wippen 5 and its attached parts. The construc
tion of the spring and its attachment to the ham-.
mer ?ange and stem makes possible the substan
tial disappearance or elimination of the spring
when the stern must be raised for these pur
poses.
a
It‘ will be apparent that a lighter hammer on
the initial blow, as is provided by the use of this
spring, will make possible a lesser tension on the
repetition lever spring 13; A lighter hammer will
other end secured to said stem adjacent the
knuckle, to exert a lifting action on the hammer
stem, said stem having a vertical opening there
through adjacent the knuckle and toward the
hammer, the end of the wire secured to the stem
passing freely into the opening upon the eleva
tion of the stem.
3. A grand piano action comprising a ham
mer rail having a hammer ?ange ?xed thereon,
a hammer stem with a hammer thereon, the stem
being pivoted to said ?ange, a knuckle on the
underside of said stem'nea'r the pivoted end
thereof, a coil spring transversely and horizon
tally pivoted in said ?ange, said stem having a
also obviate the necessity of so much weight at
vertical opening therethrough adjacent said
the ?ngering end of the keys I. The amount of
knuckle toward the pivoted end of the stem, a
tension on the spring 26 is substantially trebled
cord loop extending through said opening ?xed
in the lighter touch required on the key because
adjacent said knuckle, said spring having one
of the lesser tension allowed on the repetition
end passingover the stem and through said loop,
30
lever spring i3 and the lighter weight in the
and the other end being adjustably held on the
said ?ange, whereby the spring‘ tension may be
keys I.
By this invention a most sensitive touch only
varied, to impart a lifting action to the hammer
is required upon the key to produce a note of
stem.
4. A grand piano action comprising a ham
the same ?rmness and resonance as heretofore 35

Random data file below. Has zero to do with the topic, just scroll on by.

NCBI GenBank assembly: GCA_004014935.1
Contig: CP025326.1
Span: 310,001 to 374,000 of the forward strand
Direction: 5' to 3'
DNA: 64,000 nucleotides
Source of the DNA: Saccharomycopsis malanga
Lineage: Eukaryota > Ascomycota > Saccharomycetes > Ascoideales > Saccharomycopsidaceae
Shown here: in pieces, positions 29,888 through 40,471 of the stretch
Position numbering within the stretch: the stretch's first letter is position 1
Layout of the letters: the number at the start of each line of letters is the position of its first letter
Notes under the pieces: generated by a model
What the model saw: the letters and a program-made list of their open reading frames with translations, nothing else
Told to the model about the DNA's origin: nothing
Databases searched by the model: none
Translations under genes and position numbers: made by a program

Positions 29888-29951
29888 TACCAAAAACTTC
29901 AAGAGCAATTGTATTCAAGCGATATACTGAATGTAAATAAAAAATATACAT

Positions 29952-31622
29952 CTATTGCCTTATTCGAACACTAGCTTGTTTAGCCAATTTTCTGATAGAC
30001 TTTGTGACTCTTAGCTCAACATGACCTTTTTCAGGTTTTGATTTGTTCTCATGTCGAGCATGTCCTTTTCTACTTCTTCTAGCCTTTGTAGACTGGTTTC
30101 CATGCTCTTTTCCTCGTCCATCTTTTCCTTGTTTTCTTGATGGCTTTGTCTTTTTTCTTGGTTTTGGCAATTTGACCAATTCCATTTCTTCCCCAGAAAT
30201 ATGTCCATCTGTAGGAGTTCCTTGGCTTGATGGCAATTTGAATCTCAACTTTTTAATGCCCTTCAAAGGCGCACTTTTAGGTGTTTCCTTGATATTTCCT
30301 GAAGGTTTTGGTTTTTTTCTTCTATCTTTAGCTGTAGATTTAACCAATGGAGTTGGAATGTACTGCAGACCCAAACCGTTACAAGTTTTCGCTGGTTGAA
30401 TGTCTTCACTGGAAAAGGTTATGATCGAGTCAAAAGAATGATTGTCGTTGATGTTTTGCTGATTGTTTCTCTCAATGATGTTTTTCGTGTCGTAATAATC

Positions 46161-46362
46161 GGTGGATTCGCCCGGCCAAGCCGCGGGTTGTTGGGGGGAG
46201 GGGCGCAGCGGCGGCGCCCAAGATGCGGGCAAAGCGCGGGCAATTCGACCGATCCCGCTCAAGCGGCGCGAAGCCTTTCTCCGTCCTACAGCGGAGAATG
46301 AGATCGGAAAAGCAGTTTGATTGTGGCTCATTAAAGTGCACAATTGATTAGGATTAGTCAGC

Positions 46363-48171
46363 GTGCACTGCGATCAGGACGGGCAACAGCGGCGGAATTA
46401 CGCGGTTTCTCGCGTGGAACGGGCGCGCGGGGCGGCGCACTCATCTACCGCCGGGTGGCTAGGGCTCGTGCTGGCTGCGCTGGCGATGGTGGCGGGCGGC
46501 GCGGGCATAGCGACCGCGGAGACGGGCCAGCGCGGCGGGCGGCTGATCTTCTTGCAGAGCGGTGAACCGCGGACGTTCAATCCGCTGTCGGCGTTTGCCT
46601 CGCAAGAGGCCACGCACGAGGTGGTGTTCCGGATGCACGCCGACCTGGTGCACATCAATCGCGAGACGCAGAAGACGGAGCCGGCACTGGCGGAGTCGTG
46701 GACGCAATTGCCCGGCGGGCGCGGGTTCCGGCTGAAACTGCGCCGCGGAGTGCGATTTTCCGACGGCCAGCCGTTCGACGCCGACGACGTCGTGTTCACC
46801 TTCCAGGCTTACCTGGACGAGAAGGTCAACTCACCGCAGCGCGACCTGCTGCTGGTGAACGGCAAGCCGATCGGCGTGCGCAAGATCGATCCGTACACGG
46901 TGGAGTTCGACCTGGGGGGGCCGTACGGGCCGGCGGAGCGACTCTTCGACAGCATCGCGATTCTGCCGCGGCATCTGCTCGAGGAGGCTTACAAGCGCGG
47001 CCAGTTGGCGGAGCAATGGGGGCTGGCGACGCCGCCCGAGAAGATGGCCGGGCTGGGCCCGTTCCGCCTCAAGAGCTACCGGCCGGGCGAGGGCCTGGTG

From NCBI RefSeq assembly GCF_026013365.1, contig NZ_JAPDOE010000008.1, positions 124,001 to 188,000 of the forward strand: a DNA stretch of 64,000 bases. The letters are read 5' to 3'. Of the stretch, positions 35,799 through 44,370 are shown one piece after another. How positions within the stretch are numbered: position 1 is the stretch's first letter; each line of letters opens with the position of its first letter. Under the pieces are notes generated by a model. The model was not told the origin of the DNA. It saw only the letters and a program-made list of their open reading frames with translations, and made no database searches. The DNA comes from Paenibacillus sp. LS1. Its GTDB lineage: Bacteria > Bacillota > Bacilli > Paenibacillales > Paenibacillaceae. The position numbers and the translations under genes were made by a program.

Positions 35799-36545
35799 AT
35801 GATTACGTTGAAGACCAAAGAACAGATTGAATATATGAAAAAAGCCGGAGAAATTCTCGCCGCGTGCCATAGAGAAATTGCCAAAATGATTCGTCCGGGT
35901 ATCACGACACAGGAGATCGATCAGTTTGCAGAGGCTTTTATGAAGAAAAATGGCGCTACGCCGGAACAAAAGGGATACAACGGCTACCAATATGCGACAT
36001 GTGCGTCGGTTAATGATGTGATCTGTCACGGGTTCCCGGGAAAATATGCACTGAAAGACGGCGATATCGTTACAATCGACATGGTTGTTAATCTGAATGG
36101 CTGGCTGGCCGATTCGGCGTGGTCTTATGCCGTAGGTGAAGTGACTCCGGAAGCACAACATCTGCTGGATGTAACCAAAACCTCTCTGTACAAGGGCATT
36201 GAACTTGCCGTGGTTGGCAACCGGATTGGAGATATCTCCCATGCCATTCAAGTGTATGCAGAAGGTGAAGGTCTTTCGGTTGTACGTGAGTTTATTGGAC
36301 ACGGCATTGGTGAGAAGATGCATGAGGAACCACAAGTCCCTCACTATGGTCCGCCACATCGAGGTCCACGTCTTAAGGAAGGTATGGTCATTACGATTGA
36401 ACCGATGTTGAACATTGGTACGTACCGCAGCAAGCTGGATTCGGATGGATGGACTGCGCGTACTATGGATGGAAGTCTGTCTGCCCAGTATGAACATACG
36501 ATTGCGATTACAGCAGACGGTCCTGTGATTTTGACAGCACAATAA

mer rail having a hammer ?ange thereon, a
produced by a much heavier touch and the re
petition of a note becomes far more easy and
sensitive because of the spring.
hammer, a stem supporting the hammer and
being pivoted to the ?ange, a knuckle‘ on the
underside of the stem near the pivoted end there
What is" claimed as new and is desired to be
40 of, said stem having two vertical openings there;
secured by Letters Patent is:
through adjacent the knuckle, one toward the
1. A grand piano action comprising a hammer
pivoted end, the other toward the hammer, a
rail having a hammer ?ange ?xed thereon, a
piece
of resilient wire having an intermediate
hammer stem with a hammer thereon, the stem
portion wound into a coil pivoted transversely‘ of
being pivoted to said ?ange, a knuckle on the
underside of said stem. near the pivoted end 41. said ?ange, one end of said wire being secured
to the ?ange and the other end being secured‘to
thereof, a pivot extending‘ transversely of said
a, loop passing through the stem opening toward
?ange, a piece of resilient wire having its inter
the stem pivoted end, and passing into the other
mediate portion coiled about said pivot, said wire
opening upon the elevation of the stem.
having‘ one end secured to said ?ange and the
REINHARD SCHULZE.
‘other end secured to said stem adjacent the